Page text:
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Acquired Aplastic Anaemia: Causes, Symptoms, Diagnosis And Treatment

Acquired aplastic anaemia is the type of aplastic anaemia that is acquired, and aplastic anaemia is a condition that develops as a result of your body failing to produce the required amount of blood cells. The condition causes fatigue and increased risk of infections and bleeding. A rare and serious condition, aplastic anaemia develops when the bone marrow is damaged.

The condition can be acquired, that is, exposure to certain conditions can cause an individual to develop the condition [1] . When the aplastic anaemia develops in an aforementioned manner, it is termed as acquired aplastic anaemia[2] .

Acquired aplastic anaemia is also called idiopathic aplastic anaemia and immune aplastic anaemia. It is a type of rare blood disorder that is serious in nature; which develops as a result of bone marrow failure, thereby restricting the production of blood cells.

The condition affects men and women equally, with most cases being reported in older children, teenagers or young adults [3] .

Causes Of Acquired Aplastic Anaemia

In most cases, the condition develops as a result of idiopathic reasons, i.e. unknown reasons. According to studies, it has been ascertained that acquired aplastic anaemia is caused when the immune system mistakenly targets the bone marrow.

Acquired aplastic anaemia is also linked to a variety of environmental factors. Benzene (the organic chemical compound) is one of the major causes, some studies point out [4] .

Symptoms Of Acquired Aplastic Anaemia

The signs of the condition can vary from one person to the other. In some individuals, the symptoms can be mild and will remain stable for a long period (years). Whereas in some individuals, the symptoms can be severe, and if left untreated, can cause life-threatening complications [5] .

  • Easy bruising
  • Frequent or prolonged infections
  • Skin rash
  • Dizziness
  • Headache
  • Pale skin
  • Irritability
  • Tiredness
  • Chest pain

Diagnosis Of Acquired Aplastic Anaemia

An individual can be diagnosed with acquired aplastic anaemia when all the three blood cell types have low counts, a condition termed as pancytopenia.

The doctor will carry out a clinical evaluation and also examine the patient's medical history. The diagnosis will be comprised of blood tests (to check the levels of the three blood cells) and a bone marrow biopsy [6] .

During the bone marrow biopsy, a small specimen of bone marrow tissue will be removed to be studied under a microscope. If the individual has acquired aplastic anaemia, the sample will indicate a drastic reduction (or lack) of cells [7] .

Treatment For Acquired Aplastic Anaemia

The medical care provided for the condition will vary depending on the age, general health of the individual and severity of aplastic anaemia. The treatment is carried out to correct the bone marrow failure, as well as to treat the signs and symptoms [8] .

The two types of treatment adopted for acquired aplastic anaemia are bone marrow transplantation and immunosuppressive therapy.

In less severe cases of the condition, the treatments will be aimed at improving the symptoms that may result from low blood counts. A red blood cell transfusions to correct anaemia, antibiotics to treat or prevent infections and platelet transfusions to treat or prevent serious bleeding are involved.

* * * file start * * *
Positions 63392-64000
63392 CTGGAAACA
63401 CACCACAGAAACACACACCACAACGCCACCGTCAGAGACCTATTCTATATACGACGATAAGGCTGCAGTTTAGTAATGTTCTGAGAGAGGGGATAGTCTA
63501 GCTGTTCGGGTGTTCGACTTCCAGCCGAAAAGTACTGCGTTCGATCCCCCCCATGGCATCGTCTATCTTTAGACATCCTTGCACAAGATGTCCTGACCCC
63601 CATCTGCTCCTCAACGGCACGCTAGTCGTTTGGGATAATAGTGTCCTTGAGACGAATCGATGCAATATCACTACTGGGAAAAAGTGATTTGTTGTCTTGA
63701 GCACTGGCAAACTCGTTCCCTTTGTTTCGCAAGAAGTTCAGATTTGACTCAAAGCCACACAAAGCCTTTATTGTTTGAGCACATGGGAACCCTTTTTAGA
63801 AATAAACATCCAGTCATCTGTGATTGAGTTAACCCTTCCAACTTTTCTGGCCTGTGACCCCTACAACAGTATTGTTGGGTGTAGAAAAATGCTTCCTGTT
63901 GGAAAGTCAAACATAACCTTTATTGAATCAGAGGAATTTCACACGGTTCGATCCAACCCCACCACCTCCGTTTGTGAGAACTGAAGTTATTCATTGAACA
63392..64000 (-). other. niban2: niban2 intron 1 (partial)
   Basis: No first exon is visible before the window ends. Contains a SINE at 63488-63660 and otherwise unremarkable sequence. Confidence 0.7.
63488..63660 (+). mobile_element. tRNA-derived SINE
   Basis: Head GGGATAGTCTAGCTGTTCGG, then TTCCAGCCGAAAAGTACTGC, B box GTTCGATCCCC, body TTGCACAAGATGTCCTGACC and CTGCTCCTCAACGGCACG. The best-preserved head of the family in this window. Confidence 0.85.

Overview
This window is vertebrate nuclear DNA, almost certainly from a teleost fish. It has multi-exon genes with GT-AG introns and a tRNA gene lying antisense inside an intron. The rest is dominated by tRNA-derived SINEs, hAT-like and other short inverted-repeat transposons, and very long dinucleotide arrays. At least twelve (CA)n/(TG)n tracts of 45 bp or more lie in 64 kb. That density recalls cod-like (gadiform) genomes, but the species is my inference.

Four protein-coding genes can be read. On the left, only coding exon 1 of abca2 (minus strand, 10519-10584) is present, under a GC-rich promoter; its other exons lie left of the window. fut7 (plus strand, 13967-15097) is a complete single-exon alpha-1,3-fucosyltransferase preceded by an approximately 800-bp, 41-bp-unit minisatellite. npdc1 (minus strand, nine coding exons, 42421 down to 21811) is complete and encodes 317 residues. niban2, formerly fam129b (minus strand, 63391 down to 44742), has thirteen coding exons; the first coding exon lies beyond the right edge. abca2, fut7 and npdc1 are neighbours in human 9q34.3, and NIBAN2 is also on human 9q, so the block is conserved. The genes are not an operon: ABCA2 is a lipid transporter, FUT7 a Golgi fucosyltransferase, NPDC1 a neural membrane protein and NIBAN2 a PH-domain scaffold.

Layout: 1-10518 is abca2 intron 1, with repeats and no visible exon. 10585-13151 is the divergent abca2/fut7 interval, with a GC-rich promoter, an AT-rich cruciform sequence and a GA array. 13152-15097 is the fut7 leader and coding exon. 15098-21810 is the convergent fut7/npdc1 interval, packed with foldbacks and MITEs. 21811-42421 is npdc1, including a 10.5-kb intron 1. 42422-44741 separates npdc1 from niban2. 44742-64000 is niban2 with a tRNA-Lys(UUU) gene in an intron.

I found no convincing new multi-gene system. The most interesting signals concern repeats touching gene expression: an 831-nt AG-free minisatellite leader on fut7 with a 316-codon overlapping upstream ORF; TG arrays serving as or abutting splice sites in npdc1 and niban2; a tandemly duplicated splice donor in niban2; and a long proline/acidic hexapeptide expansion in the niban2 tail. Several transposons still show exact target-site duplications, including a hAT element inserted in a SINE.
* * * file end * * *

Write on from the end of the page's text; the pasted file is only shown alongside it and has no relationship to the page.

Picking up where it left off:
For children and younger adults, the preferred treatment method is bone marrow transplantation (an allogeneic transplant). However, the treatment poses certain complications such as graft rejection and graft-versus-host disease [9] .

For individuals who do not require a bone marrow transplant (due to advanced age or lack of a suitable donor) are treated with immunosuppressives [10] .

View Article References
  1. [1] Marsh, J. C., Kulasekararaj, A. G., Young, N. S., & Hillmen, P. (2015). Acquired Aplastic Anaemia and Paroxysmal Nocturnal Haemoglobinuria. Postgraduate Haematology, 174-194.
  2. [2] Luzzatto, L., & Risitano, A. M. (2018). Advances in understanding the pathogenesis of acquired aplastic anaemia. British journal of haematology, 182(6), 758-776.
  3. [3] Bacigalupo, A. (2017). How I treat acquired aplastic anemia. Blood, 129(11), 1428-1436.
  4. [4] Ogawa, S. (2016). Clonal hematopoiesis in acquired aplastic anemia. Blood, 128(3), 337-347.
  5. [5] Solomou, E. E. (2017). An update on acquired aplastic anemia. Hematol Transfus Int J, 4(2), 57-58.
  6. [6] Medinger, M., Drexler, B., & Passweg, J. (2018). Pathogenesis of acquired aplastic anemia and the role of the bone marrow microenvironment. Frontiers in oncology, 8, 587.
  7. [7] Rovo, A., Dufour, C., & Tichelli, A. (2017). Diagnosis of acquired aplastic anemia. In Congenital and Acquired Bone Marrow Failure (pp. 35-50). Elsevier.
  8. [8] Scheinberg, P. (2018). Recent advances and long-term results of medical treatment of acquired aplastic anemia: are patients cured?. Hematology/Oncology Clinics, 32(4), 609-618.
  9. [9] Yoshizato, T., Dumitriu, B., Hosokawa, K., Makishima, H., Yoshida, K., Townsley, D., ... & Wu, C. O. (2015). Somatic mutations and clonal hematopoiesis in aplastic anemia. New England Journal of Medicine, 373(1), 35-47.
  10. [10] Bacigalupo, A., Giammarco, S., & Sica, S. (2016). Bone marrow transplantation versus immunosuppressive therapy in patients with acquired severe aplastic anemia. International journal of hematology, 104(2), 168-174.
Story first published: Saturday, September 7, 2019, 19:30 [IST]